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Biochemistry. 1998 Jul 7;37(27):9650-7.

TIMP-1 contact sites and perturbations of stromelysin 1 mapped by NMR and a paramagnetic surface probe.

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Department of Biochemistry, University of Missouri, Columbia 65211, USA.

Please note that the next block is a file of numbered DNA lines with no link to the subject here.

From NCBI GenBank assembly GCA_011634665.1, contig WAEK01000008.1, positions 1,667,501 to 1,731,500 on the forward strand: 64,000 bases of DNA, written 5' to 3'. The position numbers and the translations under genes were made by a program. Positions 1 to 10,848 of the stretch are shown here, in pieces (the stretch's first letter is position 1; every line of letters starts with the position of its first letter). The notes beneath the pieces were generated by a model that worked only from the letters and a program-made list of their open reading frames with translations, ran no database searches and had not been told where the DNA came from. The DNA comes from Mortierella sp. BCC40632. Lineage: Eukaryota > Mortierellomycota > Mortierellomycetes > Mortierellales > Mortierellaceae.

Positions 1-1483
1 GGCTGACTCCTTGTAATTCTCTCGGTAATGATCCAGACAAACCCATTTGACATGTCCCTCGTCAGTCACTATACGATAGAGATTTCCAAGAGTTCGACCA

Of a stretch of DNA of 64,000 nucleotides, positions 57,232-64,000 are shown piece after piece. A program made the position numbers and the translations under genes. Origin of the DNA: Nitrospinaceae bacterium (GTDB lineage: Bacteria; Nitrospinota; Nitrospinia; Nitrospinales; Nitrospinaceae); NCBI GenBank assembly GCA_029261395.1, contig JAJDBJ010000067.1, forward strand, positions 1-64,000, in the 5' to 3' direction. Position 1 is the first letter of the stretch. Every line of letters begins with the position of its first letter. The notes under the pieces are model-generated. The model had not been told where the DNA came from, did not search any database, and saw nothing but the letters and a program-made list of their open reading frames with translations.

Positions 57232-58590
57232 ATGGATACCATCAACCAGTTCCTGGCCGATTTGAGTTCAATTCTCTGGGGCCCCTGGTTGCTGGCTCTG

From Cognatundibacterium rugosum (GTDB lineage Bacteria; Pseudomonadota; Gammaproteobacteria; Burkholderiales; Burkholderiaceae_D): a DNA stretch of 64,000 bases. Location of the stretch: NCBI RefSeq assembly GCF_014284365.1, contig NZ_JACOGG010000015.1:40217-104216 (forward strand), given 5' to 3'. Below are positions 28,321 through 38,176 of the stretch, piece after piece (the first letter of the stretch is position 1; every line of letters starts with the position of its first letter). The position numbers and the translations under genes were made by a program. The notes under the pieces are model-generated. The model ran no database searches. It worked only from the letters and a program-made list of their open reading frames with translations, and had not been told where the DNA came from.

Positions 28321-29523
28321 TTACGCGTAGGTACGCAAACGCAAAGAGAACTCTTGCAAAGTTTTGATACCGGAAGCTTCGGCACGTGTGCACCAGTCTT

Surfaces of the 173 residue catalytic domain of human matrix metalloproteinase 3 (MMP-3(DeltaC)) affected by binding of the N-terminal, 126 residue inhibitory domain of human TIMP-1 (N-TIMP-1) have been investigated using an amide-directed, NMR-based approach. The interface was mapped by a novel method that compares amide proton line broadening by paramagnetic Gd-EDTA in the presence and absence of the binding partner. The results are consistent with the X-ray model of the complex of MMP-3(DeltaC) with TIMP-1 (Gomis-RĂ¼th et al. (1997) Nature 389, 77-81). Residues Tyr155, Asn162, Val163, Leu164, His166, Ala167, Ala169, and Phe210 of MMP-3(DeltaC) are protected from broadening by the Gd-EDTA probe by binding to N-TIMP-1. N-TIMP-1-induced exposure of backbone amides of Asp238, Asn240, Gly241, and Ser244 of helix C of MMP-3(DeltaC) to Gd-EDTA confirms that the displacement of the N-terminus of MMP-3(DeltaC) occurs not only in the crystal but also in solution. These results validate comparative paramagnetic surface probing as a means of mapping protein-protein interfaces. Novel N-TIMP-1-dependent changes in hydrogen bonding near the active site of MMP-3(DeltaC) are reported. N-TIMP-1 binding causes the amide of Tyr223 of MMP-3(DeltaC) bound by N-TIMP-1 to exchange with water rapidly, implying a lack of the hydrogen bond observed in the crystal structure. The backbone amide proton of Asn162 becomes protected from rapid exchange upon forming a complex with N-TIMP-1 and could form a hydrogen bond to N-TIMP-1. N-TIMP-1 binding dramatically increases the rate of amide hydrogen exchange of Asp177 of the fifth beta strand of MMP-3(DeltaC), disrupting its otherwise stable hydrogen bond.

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